North Carolina used to report the percentage of graduates who completed high school on time, completely ignoring those who dropped out early. That gave the state a 95 percent graduation rate. When the state recently switched to the tracking method backed by the governors, its rate plummeted to 68 percent.
North Carolina Republican Sen. Richard Burr, a member of the education committee, said other states should be pushed to take the same tough step. “Let us for once compare apples and apples,” he said.
Most common method
The most common methods used by states to calculate graduation rates assume there’s good data on the number of dropouts, something that generally doesn’t exist. A student who stops coming to school, for example, often is assumed to have moved and gets counted as a transfer, when in fact the student may have quit school.
“If you use dropout data, you need to be very concerned,” said Chris Swanson, director of the Editorial Projects in Education Research Center, which has published studies on the issue.
Using federal data, researchers such as Swanson generally estimate the nation’s on-time graduation rate at about 70 percent. For minorities, they say it drops closer to 50 percent.
The Education Department uses a formula for estimating the graduation rate of each state by comparing diplomas given out against the enrollment figures for that class in earlier grades. In nearly all cases, the federal estimate is lower than the state-reported rate.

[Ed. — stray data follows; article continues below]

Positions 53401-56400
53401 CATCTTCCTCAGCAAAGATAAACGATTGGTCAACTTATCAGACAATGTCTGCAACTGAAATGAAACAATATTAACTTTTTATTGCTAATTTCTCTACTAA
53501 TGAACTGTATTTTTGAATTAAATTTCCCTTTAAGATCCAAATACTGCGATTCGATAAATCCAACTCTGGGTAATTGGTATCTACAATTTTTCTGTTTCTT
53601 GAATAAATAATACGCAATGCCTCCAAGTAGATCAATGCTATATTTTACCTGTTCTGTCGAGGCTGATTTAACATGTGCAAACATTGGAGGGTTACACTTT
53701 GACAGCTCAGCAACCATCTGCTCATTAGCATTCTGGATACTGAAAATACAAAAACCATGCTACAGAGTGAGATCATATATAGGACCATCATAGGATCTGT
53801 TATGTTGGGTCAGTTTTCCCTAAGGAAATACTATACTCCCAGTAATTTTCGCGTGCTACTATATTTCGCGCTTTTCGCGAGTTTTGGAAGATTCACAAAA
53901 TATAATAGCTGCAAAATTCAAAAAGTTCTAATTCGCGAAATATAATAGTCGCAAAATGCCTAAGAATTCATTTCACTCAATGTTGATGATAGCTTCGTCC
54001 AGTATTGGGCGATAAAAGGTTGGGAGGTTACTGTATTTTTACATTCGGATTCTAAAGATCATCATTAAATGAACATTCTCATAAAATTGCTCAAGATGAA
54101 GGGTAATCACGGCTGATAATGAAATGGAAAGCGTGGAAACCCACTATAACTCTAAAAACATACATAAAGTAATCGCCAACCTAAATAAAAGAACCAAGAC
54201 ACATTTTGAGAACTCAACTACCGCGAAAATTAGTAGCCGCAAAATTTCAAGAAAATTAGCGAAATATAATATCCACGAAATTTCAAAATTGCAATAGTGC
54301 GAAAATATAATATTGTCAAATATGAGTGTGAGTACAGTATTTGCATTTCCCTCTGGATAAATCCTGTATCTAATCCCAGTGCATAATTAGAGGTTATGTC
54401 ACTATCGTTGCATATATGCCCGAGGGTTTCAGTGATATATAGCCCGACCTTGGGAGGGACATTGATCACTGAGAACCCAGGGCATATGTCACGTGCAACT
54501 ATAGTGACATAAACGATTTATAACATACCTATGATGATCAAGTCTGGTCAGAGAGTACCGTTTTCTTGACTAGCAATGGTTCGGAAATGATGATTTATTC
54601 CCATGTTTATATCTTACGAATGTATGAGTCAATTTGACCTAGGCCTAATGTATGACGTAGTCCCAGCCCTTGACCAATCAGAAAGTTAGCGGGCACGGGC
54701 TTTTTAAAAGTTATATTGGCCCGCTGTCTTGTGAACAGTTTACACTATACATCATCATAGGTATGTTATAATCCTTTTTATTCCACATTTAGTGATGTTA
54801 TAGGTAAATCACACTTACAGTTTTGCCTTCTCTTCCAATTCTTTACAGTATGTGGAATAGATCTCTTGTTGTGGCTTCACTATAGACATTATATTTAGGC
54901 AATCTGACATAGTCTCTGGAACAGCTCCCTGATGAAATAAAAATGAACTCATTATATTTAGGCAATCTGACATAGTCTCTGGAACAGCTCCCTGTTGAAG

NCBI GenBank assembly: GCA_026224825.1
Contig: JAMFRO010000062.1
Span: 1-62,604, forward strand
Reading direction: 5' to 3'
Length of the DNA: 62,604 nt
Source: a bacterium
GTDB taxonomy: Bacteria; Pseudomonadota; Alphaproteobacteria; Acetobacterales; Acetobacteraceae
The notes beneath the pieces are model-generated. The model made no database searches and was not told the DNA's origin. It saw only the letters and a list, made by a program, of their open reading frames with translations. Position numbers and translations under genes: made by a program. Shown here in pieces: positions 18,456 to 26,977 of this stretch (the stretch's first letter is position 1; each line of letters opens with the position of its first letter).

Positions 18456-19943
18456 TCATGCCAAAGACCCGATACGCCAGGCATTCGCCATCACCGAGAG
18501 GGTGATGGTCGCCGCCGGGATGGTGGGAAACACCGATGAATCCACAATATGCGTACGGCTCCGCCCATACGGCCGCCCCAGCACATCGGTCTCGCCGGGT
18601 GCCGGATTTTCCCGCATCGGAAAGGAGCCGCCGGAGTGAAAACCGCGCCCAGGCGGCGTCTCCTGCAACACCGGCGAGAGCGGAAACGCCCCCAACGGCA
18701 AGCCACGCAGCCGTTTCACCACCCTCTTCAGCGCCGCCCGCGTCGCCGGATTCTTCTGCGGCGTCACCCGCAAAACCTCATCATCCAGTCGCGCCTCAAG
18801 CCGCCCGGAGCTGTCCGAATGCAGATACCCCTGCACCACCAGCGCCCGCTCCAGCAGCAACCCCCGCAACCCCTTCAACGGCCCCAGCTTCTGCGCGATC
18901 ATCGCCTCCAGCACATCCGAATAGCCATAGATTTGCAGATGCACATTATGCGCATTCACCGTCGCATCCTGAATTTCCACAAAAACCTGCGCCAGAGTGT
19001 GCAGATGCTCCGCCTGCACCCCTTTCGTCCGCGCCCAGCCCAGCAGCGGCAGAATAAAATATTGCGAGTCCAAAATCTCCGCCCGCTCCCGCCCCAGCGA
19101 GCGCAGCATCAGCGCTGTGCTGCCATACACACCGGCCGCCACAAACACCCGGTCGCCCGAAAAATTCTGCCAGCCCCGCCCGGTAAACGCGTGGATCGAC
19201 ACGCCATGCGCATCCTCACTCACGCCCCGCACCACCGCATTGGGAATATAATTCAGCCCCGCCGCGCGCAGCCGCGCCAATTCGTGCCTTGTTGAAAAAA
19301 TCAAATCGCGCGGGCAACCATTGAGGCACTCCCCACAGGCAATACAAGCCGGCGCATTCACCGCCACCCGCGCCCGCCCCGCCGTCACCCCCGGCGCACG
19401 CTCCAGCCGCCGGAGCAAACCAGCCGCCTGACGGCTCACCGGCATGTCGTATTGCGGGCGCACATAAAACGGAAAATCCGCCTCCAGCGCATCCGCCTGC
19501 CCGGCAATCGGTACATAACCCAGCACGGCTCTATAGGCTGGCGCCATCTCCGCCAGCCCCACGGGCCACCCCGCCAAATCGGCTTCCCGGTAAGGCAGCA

“A lot of people are being exposed to data that are misleading. Graduation rates look higher than they really are in a lot of cases,” said Swanson, who also has developed a method for estimating graduation rates.
Johns Hopkins University has used another method, and was the subject of a recent Associated Press report that generated a flurry of debate nationwide.
The Hopkins researchers compare the number of 12th graders enrolled at a school to that class’ size three years earlier, in 9th grade. Unlike the federal estimate, the Hopkins method looks at individual schools’ enrollment data as reported to the federal government.
The Hopkins researchers named about 1,700 schools that are losing at least 40 percent of their kids between freshman and senior year, a category researcher Bob Balfanz termed “dropout factories.”
Unfair way to calculate rates?
Some school officials complained that the Hopkins method was unfair because it penalized them for class losses due to transfers. Balfanz and Swanson say methods like this generally produce valid estimates because nationally, transfers in and out of schools tend to offset each other.
However, the Hopkins researchers said Friday they were taking about a dozen schools off their list because of data errors or unique local circumstances, such as a newly built high school that siphoned off enrollment from an existing school.
Balfanz said his method remains useful as long as the federal government isn’t looking at school-level data and as long as states use widely different calculations. But Balfanz said it would ultimately be best if states tracked individual students carefully as they move through the education system.
Spellings agreed. “You can’t solve a problem that you haven’t diagnosed,” she said.